The introduction of PVC is a welcomed development. I believe if well utilized, it has the potential to minimise, if not eradicate, electoral malpractices in Nigeria. It is sad to mention, that the distribution of the PVCs was poor and lopsided. Every registered voter should have been issued with PVC long before now. If one is issued with one and he/she doesn’t use it, then it will be a different story. But for a citizen to be disenfranchised because INEC failed to distribute the PVCs properly is not only morally unacceptable, but legally wrong. In fact INEC may face legal actions from disenfranchised Citizens. It is a civic right that every eligible voter must be given the opportunity to exercise.
In conclusion, I recommend that every registered voter must be given the opportunity to exercise his/her franchise. If a voter has duly registered to vote, and owing to INEC’s poor distribution of the PVCs, the said voter doesn’t have a PVC, INEC should allow such persons to vote, as long as their names can be found in the electoral register for the polling booth. Yes we want credible polls, yes the PVC is a good innovation, but we cannot achieve credibility while disenfranchising millions of our compatriots. Rigging is a crime. Disenfranchisement of others is a grave injustice. We cannot solve the problems of rigging by introducing another injustice. INEC should use the new technology, with reasonable flexibility. More importantly, INEC should tell itself the blunt truth that it failed to distribute the PVCs in timely manner. Insisting that people without the PVCs won’t be allowed to vote is tantamount to justifying an injustice. Impunity is not only when leaders show little or no regards for the law, it includes when a citizen is denied his inalienable right to vote , for no faults of his, and INEC refusing all suggestions to accommodate him/her at the polls. Let the PVC be used, but if INEC failed to provide Mr A with a PVC, and Mr A turns up at the polling station, and his name can be found on the electoral register, Mr A should be allowed to vote. Denying him his right to vote means punishing him for INEC’s shortcomings. DISENFRANCHISEMENT is as bad as RIGGING. None should be defended or justified. Every vote must count. There can be no credibility if I am allowed to vote, and my neighbour is not allowed, because INEC didn’t give him a PVC. Let us rise up and defend our democracy, and the right of our fellow compatriots to vote and be voted for. WHAT IS SAUCE FOR THE GOOSE IS EQUALLY SUACE FOR THE GANDER. We are all citizens of the same Country. There should no double standards.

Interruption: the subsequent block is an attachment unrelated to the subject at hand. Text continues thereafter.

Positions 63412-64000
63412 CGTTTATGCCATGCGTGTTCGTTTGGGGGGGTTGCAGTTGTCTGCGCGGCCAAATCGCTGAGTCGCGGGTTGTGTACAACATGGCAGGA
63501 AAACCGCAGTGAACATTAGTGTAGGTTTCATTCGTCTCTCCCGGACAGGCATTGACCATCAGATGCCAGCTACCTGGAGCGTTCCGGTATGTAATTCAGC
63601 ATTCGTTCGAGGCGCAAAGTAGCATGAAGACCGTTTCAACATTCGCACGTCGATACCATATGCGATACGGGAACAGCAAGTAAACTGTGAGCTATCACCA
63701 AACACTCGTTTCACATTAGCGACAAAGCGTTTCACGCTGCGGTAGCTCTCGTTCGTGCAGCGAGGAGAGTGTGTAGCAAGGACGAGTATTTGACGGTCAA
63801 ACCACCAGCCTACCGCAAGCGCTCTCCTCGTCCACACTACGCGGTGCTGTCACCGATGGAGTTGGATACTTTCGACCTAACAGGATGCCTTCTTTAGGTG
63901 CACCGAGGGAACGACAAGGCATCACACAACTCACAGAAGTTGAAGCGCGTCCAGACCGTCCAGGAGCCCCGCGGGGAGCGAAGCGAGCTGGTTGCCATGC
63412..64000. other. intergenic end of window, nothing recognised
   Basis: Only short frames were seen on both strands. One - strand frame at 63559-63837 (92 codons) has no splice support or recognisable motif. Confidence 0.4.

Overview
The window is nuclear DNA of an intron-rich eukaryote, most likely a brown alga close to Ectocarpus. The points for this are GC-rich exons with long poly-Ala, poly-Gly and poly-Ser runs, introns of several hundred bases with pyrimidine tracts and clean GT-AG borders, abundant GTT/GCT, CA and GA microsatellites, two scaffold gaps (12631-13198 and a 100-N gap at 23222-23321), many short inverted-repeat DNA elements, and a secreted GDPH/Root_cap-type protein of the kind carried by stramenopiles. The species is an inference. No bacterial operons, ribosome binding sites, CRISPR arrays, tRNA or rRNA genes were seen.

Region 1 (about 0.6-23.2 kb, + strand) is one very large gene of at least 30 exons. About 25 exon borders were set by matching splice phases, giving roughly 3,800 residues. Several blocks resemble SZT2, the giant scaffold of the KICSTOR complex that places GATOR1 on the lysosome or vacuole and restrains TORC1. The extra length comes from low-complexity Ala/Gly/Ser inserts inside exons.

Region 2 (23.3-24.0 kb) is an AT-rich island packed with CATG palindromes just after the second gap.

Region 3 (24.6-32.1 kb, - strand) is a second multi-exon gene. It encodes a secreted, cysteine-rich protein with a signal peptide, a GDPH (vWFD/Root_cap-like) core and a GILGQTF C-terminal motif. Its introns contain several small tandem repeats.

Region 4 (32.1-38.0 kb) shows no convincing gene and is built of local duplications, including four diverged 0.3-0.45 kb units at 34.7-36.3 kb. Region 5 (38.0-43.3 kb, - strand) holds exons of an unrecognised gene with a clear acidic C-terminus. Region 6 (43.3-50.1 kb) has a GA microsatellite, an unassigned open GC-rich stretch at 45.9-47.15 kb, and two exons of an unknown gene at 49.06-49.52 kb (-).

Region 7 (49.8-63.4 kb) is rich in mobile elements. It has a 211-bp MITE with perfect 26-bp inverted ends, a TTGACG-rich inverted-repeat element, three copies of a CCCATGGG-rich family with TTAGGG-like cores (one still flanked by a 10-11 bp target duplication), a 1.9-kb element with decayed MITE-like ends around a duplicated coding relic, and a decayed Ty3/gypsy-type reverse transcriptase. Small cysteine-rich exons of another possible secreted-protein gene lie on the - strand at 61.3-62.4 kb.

Let me close by reminding us of one of the greatest quotes of the departed African legend Madiba…
“For to be free is not merely to cast off one’s chains, but to live in a way that respects and enhances the freedom of others”.
You can follow the writer on twitter @edokeiyi
or Follow @SkytrendNews On Twitter